More than anything else, recovery gave him the opportunity to reconnect with the pure, unbridled joy of rock ‘n’ roll he remembered so well from the days of driving his parents nuts by playing U2 on repeat. Making that connection with his mother at the band’s concert, he said, set the stage for why he began playing music in the first place, and recovery reminded him of what was important.

“Connection — it’s wanting to connect with another human being, and that translated in a way that was much more profound,” he said. “At the end, it had gotten to a point where I put up a wall at the front of the stage, and I would be playing to this brick wall, and the crowd would be on the other side. When I got sober, that changed. I could look people in the eye, I could laugh with them. I could have fun. Sure, the songs are serious, but it was like, ‘You guys love these songs, and I get to play them for you. We’re at a concert, and we’re having a good time.’”

COVID-19, of course, has put the entire music industry on hold, but there’s been connections to be found through Thursday’s streaming events. In addition, there’s a No Devotion record on the horizon — “I think it’s one of the best things I’ve ever done, and I’m really proud of it,” he added — that he hopes will be out soon. If anything, being able to step back has given him perspective on ways to make what he does more impactful, and to lessen the impact of whether what he does sells the number of records required to meet his past unrelenting standards.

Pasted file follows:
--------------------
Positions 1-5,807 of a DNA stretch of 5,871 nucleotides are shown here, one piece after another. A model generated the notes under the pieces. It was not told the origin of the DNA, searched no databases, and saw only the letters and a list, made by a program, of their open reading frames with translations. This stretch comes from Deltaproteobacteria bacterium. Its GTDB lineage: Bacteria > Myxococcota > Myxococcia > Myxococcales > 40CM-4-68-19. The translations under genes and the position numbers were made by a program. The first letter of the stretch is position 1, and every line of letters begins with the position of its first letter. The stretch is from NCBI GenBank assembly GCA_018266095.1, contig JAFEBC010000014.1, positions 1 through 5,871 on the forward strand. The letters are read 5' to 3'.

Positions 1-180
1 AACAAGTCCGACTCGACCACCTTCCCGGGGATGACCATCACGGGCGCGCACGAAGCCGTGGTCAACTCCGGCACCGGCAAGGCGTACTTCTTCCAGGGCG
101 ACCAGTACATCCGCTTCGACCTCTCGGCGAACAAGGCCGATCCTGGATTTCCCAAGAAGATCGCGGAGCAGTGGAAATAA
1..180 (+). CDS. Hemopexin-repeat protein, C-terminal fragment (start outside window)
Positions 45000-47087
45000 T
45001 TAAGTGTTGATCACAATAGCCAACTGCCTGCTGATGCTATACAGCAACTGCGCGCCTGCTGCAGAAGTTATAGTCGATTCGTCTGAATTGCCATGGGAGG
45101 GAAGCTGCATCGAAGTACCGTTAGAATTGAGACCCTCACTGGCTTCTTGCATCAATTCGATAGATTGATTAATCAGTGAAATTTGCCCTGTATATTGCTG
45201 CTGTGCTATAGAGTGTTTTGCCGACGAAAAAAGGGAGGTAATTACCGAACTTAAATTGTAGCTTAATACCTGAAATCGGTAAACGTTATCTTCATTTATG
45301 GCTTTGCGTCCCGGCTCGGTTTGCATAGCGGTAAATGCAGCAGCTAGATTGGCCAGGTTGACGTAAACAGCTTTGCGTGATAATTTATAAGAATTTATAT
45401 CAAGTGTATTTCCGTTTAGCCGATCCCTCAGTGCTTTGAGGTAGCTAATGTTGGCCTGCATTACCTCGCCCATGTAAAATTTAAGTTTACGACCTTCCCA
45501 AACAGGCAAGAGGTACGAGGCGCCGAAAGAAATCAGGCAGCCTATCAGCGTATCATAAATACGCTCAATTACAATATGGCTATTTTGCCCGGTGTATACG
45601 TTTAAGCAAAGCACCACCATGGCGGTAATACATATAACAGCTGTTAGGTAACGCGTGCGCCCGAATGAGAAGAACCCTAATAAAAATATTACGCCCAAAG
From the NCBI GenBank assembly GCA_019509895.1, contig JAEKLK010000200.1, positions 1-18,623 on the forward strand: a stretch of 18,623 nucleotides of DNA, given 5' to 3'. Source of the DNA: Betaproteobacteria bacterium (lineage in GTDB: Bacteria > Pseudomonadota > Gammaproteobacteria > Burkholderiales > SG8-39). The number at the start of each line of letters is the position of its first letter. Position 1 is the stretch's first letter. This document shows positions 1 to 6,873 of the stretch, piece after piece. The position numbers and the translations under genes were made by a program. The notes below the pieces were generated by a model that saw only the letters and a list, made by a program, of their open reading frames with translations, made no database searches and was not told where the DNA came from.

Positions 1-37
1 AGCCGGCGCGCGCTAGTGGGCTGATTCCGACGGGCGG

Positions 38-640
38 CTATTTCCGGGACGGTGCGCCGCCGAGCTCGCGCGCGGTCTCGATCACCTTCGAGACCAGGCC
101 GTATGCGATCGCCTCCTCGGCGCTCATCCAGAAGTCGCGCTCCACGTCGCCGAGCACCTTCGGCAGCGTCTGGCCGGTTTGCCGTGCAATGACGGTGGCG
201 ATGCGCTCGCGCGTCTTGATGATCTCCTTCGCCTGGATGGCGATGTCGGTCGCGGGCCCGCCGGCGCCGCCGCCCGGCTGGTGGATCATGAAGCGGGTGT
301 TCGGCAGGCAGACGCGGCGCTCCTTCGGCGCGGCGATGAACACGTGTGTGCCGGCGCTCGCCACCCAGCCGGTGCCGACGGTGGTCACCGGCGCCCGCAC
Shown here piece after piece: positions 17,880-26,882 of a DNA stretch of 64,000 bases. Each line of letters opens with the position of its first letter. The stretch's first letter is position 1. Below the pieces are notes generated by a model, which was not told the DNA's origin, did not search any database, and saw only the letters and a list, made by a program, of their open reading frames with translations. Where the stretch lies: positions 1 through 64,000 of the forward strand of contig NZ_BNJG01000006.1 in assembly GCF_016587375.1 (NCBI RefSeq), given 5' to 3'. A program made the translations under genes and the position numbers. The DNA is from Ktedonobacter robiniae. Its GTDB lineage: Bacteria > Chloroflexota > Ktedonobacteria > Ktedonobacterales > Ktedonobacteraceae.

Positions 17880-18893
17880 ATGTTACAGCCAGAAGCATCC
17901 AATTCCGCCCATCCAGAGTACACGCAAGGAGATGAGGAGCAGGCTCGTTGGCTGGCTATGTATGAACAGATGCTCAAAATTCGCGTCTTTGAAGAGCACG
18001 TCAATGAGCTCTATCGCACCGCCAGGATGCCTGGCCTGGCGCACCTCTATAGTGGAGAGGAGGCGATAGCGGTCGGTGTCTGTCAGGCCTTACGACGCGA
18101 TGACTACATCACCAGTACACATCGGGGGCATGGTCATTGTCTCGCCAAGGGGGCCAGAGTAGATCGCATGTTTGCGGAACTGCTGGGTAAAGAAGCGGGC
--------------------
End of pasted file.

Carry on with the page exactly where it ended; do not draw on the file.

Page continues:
“That’s the other thing that’s really different now with Thursday — it used to feel like each record, each release, was life or death,” he said. “It felt like if it did well was more about whether anyone would give a shit about me, was about my worth as a human on this planet — ‘If this record is good, I get to live another day.’

“Now, people either know us, or they don’t. We have our place, and some people like us and some don’t. But we get to keep doing what we do, and that’s a beautiful thing. I don’t live or die by that anymore.”

Coming so close to death — or at least the general malaise of not caring whether he lived or died — means that Geoff Rickly has a newfound appreciation: for music, for relationships, for connection, for all of it. And when someone reaches out — a fellow musician, a friend or a fan — and seeks his guidance on navigating their own sober journey, that he’s able to offer both comfort and perspective is one of the great honors of his second chance.

“I just want to tell them, ‘I feel for you. I get it. It’s fucking tough.’ I just try to relate to them and offer some of the things I’ve tried,” he said. “I try to let them know that there are a lot of ways to deal with it, and that it takes time, and if one of those ways doesn’t stick, don’t get discouraged. Don’t give up the faith. The energy you put into reaching out for help is that foot in the door, and I just tell them that even though it’s tough, not to stop now.”